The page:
UN investigators seek political solution for Syria

Geneva, Sep 11 (IANS) The UN commission investigating human rights abuses in Syria has called for a cessation of hostilities by warring parties and a return to negotiations.

In more than two years of conflict, the Syrian government and pro-government forces have continued to conduct widespread attacks on the civilian population, committing murder, torture, rape and enforced disappearance, Xinhua reported citing the latest report of the International Commission of Inquiry on Syria.

Both sides have laid siege to neighbourhoods and subjected them to indiscriminate shelling, said the report, which would be presented to the UN Human Rights Council's ongoing session Sep 16.

It said that the government forces have committed gross violations of human rights and war crimes.

Meanwhile, anti-government armed groups have also committed war crimes, including murder, execution without due process, torture, hostage-taking and attacking protected objects.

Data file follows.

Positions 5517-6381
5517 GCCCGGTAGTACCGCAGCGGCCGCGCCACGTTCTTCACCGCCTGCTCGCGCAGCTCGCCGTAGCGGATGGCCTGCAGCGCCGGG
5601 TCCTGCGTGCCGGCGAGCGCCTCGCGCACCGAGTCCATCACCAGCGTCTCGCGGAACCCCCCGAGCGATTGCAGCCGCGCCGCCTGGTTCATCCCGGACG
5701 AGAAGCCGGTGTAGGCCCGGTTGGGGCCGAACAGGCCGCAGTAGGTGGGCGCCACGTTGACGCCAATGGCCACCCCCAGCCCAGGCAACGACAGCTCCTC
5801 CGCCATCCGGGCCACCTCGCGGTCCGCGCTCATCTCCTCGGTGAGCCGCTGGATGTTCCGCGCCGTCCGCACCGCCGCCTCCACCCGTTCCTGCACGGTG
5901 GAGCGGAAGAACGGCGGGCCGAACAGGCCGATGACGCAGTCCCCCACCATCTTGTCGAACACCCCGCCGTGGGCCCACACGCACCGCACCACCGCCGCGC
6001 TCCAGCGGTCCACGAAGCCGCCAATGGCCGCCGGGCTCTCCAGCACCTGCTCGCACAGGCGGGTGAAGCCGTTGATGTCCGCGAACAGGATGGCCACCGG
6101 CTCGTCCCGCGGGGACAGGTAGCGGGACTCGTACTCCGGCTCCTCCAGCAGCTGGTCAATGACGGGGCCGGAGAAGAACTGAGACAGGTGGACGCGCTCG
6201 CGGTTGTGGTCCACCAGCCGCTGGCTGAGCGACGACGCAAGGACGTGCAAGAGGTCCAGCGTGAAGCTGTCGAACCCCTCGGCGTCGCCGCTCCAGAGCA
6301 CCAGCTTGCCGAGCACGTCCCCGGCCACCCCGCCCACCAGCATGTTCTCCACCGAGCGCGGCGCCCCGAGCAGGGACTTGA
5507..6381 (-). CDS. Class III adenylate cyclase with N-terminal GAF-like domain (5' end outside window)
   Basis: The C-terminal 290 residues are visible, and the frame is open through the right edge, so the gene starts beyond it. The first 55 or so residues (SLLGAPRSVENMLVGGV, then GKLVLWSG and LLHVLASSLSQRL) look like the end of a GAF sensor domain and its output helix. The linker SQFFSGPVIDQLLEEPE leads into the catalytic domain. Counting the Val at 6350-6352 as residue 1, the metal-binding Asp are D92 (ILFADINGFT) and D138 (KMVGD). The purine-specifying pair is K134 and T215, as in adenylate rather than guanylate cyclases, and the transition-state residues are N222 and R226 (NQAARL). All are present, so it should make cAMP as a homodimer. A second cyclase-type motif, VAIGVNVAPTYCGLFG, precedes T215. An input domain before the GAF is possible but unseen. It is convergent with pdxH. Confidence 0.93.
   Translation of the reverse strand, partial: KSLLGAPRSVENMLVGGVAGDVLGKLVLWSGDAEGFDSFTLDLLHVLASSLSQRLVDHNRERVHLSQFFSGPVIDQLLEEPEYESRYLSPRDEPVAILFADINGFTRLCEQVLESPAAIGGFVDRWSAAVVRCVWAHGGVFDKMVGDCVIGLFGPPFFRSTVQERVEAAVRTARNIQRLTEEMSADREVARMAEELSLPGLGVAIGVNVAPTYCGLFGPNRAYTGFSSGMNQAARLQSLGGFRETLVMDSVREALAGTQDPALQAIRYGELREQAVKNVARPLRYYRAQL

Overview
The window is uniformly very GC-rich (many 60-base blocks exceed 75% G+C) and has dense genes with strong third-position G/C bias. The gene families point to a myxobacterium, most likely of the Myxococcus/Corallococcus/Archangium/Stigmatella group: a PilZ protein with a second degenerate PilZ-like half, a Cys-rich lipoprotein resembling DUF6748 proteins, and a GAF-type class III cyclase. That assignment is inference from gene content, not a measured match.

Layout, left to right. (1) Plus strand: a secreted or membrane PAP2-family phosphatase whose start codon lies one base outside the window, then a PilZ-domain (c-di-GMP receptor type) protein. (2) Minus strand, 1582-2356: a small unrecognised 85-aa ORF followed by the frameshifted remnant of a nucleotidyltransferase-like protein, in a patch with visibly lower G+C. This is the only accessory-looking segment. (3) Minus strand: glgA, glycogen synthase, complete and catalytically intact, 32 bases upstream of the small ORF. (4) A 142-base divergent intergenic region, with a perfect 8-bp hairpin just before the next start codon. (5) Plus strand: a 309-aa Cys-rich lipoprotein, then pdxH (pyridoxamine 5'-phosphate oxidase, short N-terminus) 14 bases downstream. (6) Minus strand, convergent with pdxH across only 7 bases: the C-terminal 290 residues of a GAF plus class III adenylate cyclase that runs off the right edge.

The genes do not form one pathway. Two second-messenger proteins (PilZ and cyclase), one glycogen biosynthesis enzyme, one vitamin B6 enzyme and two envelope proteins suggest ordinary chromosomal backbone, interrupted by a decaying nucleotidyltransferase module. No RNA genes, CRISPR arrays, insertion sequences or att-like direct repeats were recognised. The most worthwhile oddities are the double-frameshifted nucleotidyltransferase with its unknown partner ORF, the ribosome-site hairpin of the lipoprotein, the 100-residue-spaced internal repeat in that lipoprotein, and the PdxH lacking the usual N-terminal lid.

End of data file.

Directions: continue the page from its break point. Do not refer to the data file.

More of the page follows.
They have besieged and indiscriminately shelled civilian neighbourhoods, added the report.

The report, which covered the period from May 15 to July 15 this year, also found that anti-government and Kurdish armed groups have recruited and used child soldiers in fighting.

The report also contained a section examining the conduct of warring parties in and around the rebel-held town of al-Qusayr in May and June 2013.

"To elect military action in Syria will not only intensify the suffering inside the country but will also serve to keep such a settlement beyond our collective reach," stated the commission.

It said that the nature of the war raging in Syria is such that the number of violations by all sides goes hand in hand with the intensity of the conflict itself.

The commission of inquiry was established in September 2011 by the UN Human Rights Council to investigate all alleged human rights violations since March 2011 in Syria.

The council decided to extend the commission's mandate for the first time in September 2012. It extended its the mandate for another one year in March.

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